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MEDIA RELEASE: Education Commissioner Makin Visits Mid-Coast School of Technology to Celebrate Career and Technical Education Month, Highlight the Value of CTE Programs

In honor of Career and Technical Education (CTE) Month, Maine Education Commissioner Pender Makin visited Mid-Coast School of Technology to highlight the importance of Career and Technical Education in providing high-quality career pathways, shine a light on the vast array of program offerings for students, and celebrate the powerful teaching and learning happening in CTE schools.

Enrollment in Maine CTE schools has increased by 9.4 percent between the 2018-2019 and 2021-2022 school years, with more than 9100 students now in Maine’s 27 CTE schools.

While at Mid-Coast, Commissioner Makin met with educators and students, visited several classes to see the wide range of programs offered at the school, and got hands on experience alongside students. She engaged with students and educators enrolled in programs focused on auto collision, bakery and pastry, welding, carpentry, design technology, marine technology, machine tool, outdoor leadership, EMT, certified nursing assistant, and small engines. Mid-Coast has seen its highest enrollment ever this school year and serves students from 21 towns. The school has 18 high school level programs plus adult education and college courses taught on site.

“It’s awe inspiring to experience the energy, engagement, and excitement of the students here at Mid-Coast and the passion these educators, who are leaders in their fields, bring to help enable student success both inside and well beyond the classroom,” said Education Commissioner Makin. “Everyone has a way to learn and everyone has a path to success and we want to make sure students and families know that Career and Technical Education is such a vital and vibrant pathway for young people. At schools like Mid-Coast, students use their hands and their minds to gain knowledge and skills in everything from technology and culinary arts to computer design and the skilled trades, while also learning how to collaborate with others, be self-directed, critically think, and find joy in what they do. And they can leave here, often with some level of certificate or credits that give them such a great head start in their careers or at college.”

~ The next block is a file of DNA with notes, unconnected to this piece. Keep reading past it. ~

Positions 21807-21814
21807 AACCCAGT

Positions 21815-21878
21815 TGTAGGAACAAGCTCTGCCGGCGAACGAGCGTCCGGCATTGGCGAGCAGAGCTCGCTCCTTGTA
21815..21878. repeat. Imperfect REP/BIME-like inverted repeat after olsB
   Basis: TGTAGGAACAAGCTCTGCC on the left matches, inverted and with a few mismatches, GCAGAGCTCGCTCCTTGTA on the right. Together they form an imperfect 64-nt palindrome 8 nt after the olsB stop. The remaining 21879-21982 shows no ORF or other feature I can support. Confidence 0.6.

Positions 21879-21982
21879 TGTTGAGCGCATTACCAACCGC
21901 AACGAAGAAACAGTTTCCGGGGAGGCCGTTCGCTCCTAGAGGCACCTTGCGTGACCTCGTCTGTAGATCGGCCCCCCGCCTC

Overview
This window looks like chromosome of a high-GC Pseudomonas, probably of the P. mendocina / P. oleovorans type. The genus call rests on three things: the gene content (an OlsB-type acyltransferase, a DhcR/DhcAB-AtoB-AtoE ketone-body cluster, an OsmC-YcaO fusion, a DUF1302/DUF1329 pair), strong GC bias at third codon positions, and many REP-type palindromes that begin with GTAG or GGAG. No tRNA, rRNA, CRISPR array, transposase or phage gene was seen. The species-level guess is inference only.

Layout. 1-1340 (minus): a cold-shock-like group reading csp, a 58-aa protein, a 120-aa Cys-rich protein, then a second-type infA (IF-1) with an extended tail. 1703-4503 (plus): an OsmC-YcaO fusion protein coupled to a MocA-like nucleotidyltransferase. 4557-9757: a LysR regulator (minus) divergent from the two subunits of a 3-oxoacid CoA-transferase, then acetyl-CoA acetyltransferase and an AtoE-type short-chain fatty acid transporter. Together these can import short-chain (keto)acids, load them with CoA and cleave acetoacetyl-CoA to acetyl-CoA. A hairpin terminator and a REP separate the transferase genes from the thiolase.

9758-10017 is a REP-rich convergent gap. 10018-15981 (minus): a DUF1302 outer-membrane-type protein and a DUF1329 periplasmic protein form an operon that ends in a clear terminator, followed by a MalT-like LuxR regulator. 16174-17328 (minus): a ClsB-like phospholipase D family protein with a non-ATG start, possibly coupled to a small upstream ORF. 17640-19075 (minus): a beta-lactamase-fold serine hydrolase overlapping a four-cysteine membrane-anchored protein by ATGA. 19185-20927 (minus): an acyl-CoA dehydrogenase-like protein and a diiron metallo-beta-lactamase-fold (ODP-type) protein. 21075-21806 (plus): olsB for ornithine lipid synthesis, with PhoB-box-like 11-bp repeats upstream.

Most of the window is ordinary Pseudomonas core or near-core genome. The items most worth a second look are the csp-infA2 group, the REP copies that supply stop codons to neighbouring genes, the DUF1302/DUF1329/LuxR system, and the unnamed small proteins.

In her meetings with students, many of them talked about how they had to break through the stigma that still exists around career and technical education and how they want more people to know about CTE as an option. They highlighted the opportunities they have to work toward real world goals, gain experience in their industries, have the safe space to make mistakes and learn from them, and learn life skills. Mid-Coast School of Technology Director Bobby Deetjen said that students “learn skills but also how to have confidence and become leaders.”

Photos from the visit are available upon request and will be featured on DOE social media.

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